Dynamic rope also has its own sub-categories: single, half, and twin line. Single ropes are by far the most common and are designed to be used alone, rather than in conjunction with another line. They come in a wide variety of shapes and sizes and tend to be easier to manipulate than other types, making them versatile enough for use across a range of climbing disciplines. Half ropes, on the other hand, are used in tandem, providing redundancy and reducing drag by running parallel between wall anchors. That makes them ideal for multi-pitch climbing or mountaineering, but also means they take a bit more skill to manage. Similarly, twin ropes come in a pair, though they're meant to be clipped directly alongside one another. This also provides some redundancy in case either line is damaged, but at the same time increases drag.
There are other factors to consider within these categories, too. Dynamic ropes usually range from 30 to 80 meters in length, with 60 meters being the standard for most applications. They also range in diameter from 9.4 to 10mm and above, with anything in the 9.5-9.9mm area being suitable for all-around use. How long or thick your rope needs to be depends largely on where and how you're climbing — just remember that half its length should be equal to or greater than the whole length of your intended route.
A Few Safety Tips
As previously noted, free-soloing is a particularly dangerous sport, requiring a high degree of skill and practice. The same, however, can be said of rock climbing as a whole — few other hobbies, after all, call for practitioners to place themselves high on precarious rock faces, with naught but a length of rope to keep them from plummeting to the bottom.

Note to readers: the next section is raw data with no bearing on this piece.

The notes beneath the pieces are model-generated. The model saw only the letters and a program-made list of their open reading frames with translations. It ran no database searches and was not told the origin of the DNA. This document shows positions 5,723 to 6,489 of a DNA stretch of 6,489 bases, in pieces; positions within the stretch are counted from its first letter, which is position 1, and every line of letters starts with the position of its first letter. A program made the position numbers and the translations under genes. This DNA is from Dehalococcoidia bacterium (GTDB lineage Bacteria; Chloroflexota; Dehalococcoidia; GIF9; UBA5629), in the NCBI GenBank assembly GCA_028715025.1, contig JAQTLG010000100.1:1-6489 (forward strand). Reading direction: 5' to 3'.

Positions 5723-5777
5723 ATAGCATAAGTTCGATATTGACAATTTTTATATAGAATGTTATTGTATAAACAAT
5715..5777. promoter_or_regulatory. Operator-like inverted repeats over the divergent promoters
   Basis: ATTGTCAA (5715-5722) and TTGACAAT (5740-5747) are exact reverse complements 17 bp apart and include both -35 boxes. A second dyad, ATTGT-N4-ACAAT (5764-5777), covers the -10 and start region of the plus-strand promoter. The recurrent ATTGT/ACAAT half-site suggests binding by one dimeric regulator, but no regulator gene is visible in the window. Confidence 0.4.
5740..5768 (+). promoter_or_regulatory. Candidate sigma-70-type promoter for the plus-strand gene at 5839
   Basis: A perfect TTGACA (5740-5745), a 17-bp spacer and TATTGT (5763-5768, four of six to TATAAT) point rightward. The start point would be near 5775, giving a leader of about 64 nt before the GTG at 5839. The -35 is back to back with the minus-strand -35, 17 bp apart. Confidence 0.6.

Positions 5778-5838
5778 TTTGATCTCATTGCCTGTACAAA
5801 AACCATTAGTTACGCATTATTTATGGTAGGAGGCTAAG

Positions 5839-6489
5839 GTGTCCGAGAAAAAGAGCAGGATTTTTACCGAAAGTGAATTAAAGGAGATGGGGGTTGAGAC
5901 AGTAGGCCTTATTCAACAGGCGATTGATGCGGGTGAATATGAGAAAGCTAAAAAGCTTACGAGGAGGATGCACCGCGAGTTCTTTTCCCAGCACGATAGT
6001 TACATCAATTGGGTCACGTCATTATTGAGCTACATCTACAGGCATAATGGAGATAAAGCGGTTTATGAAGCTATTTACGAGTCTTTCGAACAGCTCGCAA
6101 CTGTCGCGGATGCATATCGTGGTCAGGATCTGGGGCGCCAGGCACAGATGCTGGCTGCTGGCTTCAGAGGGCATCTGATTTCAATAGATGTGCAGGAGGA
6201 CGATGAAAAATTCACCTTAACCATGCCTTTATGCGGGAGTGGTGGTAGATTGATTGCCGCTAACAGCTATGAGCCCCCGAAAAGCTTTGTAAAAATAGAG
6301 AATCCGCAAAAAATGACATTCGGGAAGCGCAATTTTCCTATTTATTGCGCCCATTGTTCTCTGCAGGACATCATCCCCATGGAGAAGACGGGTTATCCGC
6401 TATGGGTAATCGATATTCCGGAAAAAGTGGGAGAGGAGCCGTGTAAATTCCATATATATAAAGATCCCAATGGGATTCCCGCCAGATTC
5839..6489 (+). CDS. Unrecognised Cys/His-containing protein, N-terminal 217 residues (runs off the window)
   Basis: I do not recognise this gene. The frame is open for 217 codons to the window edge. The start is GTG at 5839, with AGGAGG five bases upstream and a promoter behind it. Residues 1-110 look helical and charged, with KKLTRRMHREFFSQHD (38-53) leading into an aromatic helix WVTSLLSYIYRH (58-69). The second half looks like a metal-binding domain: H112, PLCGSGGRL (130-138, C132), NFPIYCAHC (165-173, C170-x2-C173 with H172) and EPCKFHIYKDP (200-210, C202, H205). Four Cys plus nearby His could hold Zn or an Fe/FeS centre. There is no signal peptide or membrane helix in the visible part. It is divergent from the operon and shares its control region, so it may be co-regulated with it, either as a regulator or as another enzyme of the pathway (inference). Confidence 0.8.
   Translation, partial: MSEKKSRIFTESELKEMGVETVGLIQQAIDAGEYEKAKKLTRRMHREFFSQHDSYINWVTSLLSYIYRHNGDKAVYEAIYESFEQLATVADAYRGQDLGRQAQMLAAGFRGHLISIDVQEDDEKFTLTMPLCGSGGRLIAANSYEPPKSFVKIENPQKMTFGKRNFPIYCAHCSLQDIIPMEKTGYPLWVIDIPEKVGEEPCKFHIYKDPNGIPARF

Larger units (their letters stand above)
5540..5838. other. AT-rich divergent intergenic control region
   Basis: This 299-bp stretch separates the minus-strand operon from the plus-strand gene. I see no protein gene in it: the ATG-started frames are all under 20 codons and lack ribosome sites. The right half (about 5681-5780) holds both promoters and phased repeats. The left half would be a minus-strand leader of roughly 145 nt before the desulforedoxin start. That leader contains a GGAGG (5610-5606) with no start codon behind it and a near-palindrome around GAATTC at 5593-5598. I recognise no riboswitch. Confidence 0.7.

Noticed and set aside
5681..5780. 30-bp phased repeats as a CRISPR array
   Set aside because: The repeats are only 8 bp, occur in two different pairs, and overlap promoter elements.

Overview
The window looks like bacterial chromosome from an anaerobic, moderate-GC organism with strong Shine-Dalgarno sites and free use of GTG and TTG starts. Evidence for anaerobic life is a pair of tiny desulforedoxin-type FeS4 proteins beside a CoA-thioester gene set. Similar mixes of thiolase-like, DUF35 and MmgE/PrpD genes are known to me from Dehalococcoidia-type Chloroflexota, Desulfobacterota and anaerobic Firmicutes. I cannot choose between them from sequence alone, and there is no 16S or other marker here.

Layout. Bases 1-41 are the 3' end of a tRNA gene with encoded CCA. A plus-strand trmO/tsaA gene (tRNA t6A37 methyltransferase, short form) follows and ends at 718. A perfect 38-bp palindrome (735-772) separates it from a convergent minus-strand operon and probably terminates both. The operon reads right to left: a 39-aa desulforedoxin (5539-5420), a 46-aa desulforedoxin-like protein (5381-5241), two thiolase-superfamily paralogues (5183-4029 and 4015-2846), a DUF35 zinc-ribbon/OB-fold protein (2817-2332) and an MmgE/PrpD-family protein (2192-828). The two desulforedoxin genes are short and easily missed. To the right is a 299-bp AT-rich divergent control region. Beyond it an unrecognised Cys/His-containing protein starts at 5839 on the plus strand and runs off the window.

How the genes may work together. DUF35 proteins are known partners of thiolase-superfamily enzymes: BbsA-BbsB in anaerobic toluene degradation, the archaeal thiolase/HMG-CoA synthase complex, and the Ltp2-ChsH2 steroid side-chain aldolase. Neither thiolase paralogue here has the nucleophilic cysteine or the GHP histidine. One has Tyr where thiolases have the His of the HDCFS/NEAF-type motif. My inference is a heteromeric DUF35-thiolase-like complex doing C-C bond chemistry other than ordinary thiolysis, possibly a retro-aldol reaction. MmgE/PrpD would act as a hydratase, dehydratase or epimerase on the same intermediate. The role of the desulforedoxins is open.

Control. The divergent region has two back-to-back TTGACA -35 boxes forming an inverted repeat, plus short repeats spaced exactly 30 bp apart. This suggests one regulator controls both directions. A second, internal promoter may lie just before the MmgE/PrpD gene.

As previously noted, free-soloing is a particularly dangerous sport, requiring a high degree of skill and practice.
Thus, it's important to take the right safety precautions before undertaking your first climb. Knowing the basics of belaying and top roping with a partner is essential — that includes a working knowledge of the most commonly used knots, such as the rewoven figure 8 and the bowline, as well as a thorough understanding of your gear, including the harness and belay device. Most indoor gyms, in fact, will require you pass a test before being allowed to belay your buddy.
Ensuring your gear is up to snuff is also important. That means checking it regularly for any damage or wear, and replacing it when it gets old. All equipment should carry GUIANA or CE certification tags, as those are the two main organizations that set climbing standards and oversee testing. Certified climbing rope should feature detailed test results on its packaging, including metrics like fall rating, impact force, and static and dynamic elongation.